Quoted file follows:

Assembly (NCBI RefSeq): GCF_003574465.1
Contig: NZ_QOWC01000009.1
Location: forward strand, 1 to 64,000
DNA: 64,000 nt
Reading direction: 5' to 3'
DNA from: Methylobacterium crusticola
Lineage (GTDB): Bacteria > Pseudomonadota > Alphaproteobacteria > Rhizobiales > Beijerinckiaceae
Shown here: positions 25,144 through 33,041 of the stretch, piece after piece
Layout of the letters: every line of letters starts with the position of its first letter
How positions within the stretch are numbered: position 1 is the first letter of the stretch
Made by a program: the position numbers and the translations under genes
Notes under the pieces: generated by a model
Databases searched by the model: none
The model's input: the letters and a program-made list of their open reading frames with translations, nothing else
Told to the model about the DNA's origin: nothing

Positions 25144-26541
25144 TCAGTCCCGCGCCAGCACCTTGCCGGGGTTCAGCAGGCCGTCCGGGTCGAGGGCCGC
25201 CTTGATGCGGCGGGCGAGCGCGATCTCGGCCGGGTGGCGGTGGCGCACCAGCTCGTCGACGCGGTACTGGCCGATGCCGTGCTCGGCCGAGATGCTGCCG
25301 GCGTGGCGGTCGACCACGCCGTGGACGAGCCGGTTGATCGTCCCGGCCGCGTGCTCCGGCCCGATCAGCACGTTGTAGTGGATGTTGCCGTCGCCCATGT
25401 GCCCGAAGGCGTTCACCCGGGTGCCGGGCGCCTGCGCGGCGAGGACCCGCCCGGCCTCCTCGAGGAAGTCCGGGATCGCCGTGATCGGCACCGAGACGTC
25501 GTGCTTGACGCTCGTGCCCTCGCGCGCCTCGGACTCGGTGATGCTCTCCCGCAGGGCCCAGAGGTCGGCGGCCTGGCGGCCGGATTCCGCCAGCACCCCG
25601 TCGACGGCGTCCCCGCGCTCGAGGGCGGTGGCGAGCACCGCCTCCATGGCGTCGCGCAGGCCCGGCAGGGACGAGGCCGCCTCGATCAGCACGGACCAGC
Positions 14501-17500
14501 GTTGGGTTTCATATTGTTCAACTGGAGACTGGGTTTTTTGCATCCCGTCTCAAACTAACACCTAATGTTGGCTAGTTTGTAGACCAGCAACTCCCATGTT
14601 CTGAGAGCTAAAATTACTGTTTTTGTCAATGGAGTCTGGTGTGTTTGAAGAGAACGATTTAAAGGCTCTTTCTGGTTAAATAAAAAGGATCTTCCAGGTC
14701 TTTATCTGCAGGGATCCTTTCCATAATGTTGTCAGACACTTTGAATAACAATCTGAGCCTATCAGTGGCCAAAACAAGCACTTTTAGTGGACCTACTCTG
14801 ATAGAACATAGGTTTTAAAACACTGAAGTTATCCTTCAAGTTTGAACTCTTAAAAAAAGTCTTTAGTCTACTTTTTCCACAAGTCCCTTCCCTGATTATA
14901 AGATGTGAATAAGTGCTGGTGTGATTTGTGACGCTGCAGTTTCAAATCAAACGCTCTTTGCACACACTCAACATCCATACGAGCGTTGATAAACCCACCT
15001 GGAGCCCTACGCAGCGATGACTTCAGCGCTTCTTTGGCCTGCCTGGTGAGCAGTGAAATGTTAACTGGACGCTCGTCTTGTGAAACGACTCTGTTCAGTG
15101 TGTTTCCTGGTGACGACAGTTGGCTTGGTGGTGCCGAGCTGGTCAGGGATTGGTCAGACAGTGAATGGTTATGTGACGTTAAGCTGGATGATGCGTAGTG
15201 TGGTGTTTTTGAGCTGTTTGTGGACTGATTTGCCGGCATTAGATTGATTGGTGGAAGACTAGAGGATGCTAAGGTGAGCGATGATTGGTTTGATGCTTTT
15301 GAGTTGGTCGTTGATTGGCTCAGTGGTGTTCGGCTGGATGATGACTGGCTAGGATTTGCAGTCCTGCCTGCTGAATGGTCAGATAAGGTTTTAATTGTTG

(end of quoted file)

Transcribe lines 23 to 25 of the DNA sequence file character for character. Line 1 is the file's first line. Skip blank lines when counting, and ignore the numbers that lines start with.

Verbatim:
Positions 14501-17500
14501 GTTGGGTTTCATATTGTTCAACTGGAGACTGGGTTTTTTGCATCCCGTCTCAAACTAACACCTAATGTTGGCTAGTTTGTAGACCAGCAACTCCCATGTT
14601 CTGAGAGCTAAAATTACTGTTTTTGTCAATGGAGTCTGGTGTGTTTGAAGAGAACGATTTAAAGGCTCTTTCTGGTTAAATAAAAAGGATCTTCCAGGTC